Monday, April 2, 2012

WALT DISNEY WORLD IN A WHEELCHAIR


"WHEELCHAIR USERS POCKET GUIDE TO MAGIC KINGDOM AT WALT DISNEY WORLD"

The Best $1 (actually .99 cents!) You'll Ever Spend!
As we all know, visiting a theme park in a wheelchair or scooter is not an easy task. Any preparation you can do beforehand will make your trip go much smoother.

"Wheelchair Users Pocket Guide to Magic Kingdom at Walt Disney World" will tell you exactly what to expect at all rides and shows and more importantly how to get on and off the rides.

For example, I will tell you which rides:

Employ a steep uphill moving sidewalk as an exit. Even with the wheelchair wheels locked this was a very scary and unexpected way to end the ride.

Use a hidden back exit as the wheelchair entrance.

Allow the wheelchair to roll directly onto the ride without transferring.

Are not wheelchair accessible (though they’re indicated as so on the disabilities map) unless the person can stand up and walk quite a distance without assistance.

I will also explain how to get priority seating and shorter wait times.

All of the four theme parks at Walt Disney World offer disability maps noting whether the person in a wheelchair or Electric Convenience Vehicle (ECV) needs to transfer out of their wheelchair for the ride or attraction. Unfortunately, Walt Disney World has a wide definition of the word “transfer.” This is where the major problems may arise.

On a trip to Walt Disney World in March 2012, I erroneously assumed “must transfer” simply meant my teenage daughter in a wheelchair could be rolled up to the ride where she would step over into the car, rocket ship, etc. While this is the case for a few of the rides, many others require walking quite a distance or stepping quickly on moving sidewalks then hopping into a rolling car. These are things you don’t want to find out at the end of a 30-minute wait time.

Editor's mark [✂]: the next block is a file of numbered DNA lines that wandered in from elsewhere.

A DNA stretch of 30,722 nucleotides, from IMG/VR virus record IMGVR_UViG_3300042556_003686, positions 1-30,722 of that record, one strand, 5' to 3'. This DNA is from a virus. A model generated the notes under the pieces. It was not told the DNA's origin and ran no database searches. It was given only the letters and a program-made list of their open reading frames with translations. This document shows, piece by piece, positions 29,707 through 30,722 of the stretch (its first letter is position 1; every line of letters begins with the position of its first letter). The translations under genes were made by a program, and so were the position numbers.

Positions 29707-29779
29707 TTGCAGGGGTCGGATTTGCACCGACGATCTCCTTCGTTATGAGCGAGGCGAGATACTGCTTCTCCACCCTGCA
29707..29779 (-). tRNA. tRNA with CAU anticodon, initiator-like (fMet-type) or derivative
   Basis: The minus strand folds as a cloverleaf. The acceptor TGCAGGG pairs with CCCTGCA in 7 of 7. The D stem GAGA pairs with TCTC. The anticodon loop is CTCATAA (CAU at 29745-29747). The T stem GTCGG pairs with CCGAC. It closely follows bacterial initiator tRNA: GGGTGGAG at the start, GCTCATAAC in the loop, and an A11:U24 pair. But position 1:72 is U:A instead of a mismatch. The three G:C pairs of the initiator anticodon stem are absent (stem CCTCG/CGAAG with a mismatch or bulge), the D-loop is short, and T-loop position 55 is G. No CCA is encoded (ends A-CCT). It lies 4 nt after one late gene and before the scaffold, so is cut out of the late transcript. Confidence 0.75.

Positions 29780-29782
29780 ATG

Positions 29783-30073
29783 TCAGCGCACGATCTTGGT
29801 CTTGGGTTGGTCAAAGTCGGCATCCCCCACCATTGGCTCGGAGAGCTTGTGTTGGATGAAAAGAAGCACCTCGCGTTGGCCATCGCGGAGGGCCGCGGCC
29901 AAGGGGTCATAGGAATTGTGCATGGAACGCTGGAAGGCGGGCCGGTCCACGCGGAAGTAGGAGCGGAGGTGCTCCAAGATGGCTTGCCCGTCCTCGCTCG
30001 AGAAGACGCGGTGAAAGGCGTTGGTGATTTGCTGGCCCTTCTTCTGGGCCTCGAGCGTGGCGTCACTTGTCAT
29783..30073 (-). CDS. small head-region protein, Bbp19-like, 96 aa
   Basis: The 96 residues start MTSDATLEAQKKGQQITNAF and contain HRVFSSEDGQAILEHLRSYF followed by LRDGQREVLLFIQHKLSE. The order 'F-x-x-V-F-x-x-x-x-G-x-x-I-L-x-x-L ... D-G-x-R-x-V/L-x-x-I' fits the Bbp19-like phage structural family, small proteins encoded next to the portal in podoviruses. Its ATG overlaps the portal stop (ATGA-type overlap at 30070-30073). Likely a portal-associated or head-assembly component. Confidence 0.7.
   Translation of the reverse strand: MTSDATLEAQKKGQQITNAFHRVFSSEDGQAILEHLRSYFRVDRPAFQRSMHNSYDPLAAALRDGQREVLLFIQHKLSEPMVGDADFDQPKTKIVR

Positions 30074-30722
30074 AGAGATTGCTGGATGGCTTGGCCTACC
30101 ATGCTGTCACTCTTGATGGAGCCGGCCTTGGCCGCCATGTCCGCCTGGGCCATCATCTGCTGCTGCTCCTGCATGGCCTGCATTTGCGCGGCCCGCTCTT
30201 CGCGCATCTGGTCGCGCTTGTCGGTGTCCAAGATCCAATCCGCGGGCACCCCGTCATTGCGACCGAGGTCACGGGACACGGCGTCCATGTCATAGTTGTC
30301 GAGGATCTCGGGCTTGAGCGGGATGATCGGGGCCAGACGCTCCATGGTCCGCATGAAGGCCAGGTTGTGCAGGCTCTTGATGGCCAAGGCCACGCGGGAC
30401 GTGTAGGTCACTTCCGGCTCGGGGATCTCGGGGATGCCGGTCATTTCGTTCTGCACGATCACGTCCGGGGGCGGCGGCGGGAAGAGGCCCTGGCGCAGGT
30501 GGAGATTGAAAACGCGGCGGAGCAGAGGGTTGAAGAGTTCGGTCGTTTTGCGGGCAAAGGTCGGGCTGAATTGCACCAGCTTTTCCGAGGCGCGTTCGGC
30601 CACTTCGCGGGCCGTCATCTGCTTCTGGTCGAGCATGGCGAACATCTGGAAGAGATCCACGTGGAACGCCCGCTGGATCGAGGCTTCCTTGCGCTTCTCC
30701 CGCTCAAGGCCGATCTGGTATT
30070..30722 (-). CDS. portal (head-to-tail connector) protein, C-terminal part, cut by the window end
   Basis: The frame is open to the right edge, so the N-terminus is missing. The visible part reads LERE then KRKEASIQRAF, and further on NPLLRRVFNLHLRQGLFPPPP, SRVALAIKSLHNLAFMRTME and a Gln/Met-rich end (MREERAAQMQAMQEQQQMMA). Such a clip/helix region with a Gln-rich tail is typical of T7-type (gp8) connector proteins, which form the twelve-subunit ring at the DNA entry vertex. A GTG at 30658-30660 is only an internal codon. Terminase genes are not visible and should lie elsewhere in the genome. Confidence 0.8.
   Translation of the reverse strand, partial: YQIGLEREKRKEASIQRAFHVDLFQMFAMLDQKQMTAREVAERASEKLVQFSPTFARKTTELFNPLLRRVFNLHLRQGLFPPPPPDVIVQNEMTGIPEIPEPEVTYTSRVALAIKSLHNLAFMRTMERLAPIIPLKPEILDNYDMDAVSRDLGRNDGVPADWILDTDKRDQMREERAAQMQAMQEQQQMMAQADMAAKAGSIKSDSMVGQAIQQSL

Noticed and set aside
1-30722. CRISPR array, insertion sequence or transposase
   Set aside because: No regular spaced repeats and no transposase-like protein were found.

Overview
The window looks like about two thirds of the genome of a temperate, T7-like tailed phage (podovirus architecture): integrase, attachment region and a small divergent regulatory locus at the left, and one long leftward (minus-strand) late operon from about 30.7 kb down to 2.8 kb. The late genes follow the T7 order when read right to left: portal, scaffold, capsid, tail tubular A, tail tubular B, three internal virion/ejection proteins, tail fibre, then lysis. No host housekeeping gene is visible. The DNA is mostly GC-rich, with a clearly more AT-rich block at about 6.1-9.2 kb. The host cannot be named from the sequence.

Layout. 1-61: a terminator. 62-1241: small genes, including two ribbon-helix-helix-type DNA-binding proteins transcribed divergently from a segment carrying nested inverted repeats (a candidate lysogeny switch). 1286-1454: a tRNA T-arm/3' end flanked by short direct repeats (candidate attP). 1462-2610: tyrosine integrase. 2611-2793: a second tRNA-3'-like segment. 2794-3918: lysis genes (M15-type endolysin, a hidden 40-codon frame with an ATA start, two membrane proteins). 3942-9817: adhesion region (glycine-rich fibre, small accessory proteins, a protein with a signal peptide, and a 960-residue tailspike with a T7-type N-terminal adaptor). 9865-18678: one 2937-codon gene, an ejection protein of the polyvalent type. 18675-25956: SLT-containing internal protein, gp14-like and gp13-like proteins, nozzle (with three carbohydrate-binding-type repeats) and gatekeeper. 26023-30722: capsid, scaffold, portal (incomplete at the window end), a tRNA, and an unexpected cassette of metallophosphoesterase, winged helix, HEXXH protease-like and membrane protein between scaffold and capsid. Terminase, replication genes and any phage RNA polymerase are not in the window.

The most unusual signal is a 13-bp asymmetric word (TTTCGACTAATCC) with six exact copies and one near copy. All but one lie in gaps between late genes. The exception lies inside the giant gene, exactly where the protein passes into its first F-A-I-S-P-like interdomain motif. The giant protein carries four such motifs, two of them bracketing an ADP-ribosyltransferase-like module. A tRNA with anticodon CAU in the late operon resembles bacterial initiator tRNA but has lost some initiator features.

We also learned you can’t depend on Cast Members to give you accurate information about transfers even if they’re standing at the entrance. One Cast Member told us the transfer process would only take a couple of steps of walking when in reality my daughter needed to walk a distance approximately the length of our house from the area we parked the wheelchair to the boarding area. Luckily she was on the end of her healing process or this would have been impossible.

Maybe it’s my imagination but it also seemed as if the Cast Members wanted to keep the wheelchair accessible vehicles a secret. Not one single time were we told there was one available when we approached the attraction entrance in a wheelchair. The Cast Members simply asked if my daughter could transfer. If we said yes, they never mentioned the option of staying in her wheelchair and rolling onboard the wheelchair accessible vehicle. If we said no, then they came forth with the information about other boarding options. 

It's hard to ask for something (a wheelchair accessible ride vehicle) if you don't know when and where to ask for it. 


OUR GUIDE WILL TELL YOU EXACTLY WHAT TO EXPECT AT EACH RIDE AND SHOW BEFORE YOU SPEND PRECIOUS TIME WAITING ONLY TO FIND OUT IT MIGHT NOT BE POSSIBLE FOR YOU TO RIDE.

The book is now available in the Kindle bookstore on Amazon.com for $.99 cents.

Paula Hughes Court and Claudia Court, Authors